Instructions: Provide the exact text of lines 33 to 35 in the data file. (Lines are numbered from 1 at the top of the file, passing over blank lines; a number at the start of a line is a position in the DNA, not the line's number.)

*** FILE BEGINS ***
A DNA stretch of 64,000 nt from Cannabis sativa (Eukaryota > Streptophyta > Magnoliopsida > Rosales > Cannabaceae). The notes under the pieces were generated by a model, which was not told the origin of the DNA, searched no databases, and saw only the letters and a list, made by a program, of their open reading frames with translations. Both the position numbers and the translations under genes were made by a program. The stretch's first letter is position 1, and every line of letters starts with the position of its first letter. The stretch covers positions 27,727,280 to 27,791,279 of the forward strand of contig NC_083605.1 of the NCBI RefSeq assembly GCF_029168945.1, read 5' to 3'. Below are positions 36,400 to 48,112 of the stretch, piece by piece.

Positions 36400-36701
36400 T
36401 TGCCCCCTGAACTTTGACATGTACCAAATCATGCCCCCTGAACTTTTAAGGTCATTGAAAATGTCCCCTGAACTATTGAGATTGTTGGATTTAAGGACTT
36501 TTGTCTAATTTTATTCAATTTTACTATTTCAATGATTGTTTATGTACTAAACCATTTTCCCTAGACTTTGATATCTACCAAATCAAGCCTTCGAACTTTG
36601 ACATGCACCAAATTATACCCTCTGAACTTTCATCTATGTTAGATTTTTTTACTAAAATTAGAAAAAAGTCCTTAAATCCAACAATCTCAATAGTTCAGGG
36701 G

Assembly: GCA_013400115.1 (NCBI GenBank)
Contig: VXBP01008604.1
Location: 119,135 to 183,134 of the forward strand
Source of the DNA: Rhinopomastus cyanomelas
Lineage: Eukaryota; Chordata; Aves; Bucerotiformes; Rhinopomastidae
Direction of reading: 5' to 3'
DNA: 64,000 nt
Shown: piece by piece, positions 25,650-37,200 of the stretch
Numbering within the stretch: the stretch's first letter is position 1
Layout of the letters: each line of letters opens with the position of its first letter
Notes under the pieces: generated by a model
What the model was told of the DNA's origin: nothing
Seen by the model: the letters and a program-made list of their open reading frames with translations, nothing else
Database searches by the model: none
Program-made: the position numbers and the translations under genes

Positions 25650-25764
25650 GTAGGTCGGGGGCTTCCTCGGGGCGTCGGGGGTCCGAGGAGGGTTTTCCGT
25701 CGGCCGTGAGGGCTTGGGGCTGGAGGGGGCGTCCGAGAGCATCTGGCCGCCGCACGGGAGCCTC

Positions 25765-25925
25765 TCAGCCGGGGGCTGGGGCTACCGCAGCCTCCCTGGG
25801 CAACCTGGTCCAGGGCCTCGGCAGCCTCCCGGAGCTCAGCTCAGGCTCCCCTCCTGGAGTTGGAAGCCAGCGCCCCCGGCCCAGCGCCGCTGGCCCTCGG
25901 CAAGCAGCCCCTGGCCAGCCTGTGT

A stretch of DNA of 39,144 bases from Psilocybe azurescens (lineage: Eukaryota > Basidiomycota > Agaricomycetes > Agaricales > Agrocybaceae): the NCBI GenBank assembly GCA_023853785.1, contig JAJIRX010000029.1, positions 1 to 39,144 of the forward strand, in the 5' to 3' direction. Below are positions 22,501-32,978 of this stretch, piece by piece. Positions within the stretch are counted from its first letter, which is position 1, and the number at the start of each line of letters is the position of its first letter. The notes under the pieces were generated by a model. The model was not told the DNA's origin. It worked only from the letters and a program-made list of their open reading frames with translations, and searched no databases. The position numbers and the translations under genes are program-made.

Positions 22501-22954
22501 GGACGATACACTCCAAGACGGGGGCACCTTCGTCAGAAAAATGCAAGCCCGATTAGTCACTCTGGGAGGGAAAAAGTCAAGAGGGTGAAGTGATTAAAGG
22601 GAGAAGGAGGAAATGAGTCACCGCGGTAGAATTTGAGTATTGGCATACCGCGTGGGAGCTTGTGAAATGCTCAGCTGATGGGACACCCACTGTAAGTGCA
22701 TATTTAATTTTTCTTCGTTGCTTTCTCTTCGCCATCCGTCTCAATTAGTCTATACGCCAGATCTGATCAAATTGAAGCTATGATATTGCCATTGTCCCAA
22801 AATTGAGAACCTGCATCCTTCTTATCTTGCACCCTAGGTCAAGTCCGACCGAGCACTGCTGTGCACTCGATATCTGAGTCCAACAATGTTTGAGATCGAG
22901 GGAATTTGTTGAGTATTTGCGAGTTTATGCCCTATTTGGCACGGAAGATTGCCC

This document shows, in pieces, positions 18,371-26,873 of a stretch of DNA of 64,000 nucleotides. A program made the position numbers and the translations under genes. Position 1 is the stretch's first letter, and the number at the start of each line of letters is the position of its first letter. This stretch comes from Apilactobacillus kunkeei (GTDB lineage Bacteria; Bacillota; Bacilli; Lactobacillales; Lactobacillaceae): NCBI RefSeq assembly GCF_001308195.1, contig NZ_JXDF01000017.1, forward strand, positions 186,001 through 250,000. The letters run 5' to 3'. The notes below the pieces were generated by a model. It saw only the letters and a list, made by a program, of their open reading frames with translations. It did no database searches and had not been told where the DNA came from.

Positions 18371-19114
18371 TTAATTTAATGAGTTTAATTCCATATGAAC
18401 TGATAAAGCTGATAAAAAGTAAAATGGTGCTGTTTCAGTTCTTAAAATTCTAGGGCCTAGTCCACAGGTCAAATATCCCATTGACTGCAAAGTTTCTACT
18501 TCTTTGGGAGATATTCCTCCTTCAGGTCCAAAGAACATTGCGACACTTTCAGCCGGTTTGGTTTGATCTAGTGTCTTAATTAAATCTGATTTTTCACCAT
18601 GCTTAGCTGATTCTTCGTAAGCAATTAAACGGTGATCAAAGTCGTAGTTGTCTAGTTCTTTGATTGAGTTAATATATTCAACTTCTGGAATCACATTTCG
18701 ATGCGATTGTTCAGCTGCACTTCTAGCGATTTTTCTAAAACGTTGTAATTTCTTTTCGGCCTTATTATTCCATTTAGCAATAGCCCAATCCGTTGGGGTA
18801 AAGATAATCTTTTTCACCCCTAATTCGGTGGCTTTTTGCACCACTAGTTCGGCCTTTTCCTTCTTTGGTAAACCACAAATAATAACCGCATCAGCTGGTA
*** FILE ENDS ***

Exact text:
22601 GAGAAGGAGGAAATGAGTCACCGCGGTAGAATTTGAGTATTGGCATACCGCGTGGGAGCTTGTGAAATGCTCAGCTGATGGGACACCCACTGTAAGTGCA
22701 TATTTAATTTTTCTTCGTTGCTTTCTCTTCGCCATCCGTCTCAATTAGTCTATACGCCAGATCTGATCAAATTGAAGCTATGATATTGCCATTGTCCCAA
22801 AATTGAGAACCTGCATCCTTCTTATCTTGCACCCTAGGTCAAGTCCGACCGAGCACTGCTGTGCACTCGATATCTGAGTCCAACAATGTTTGAGATCGAG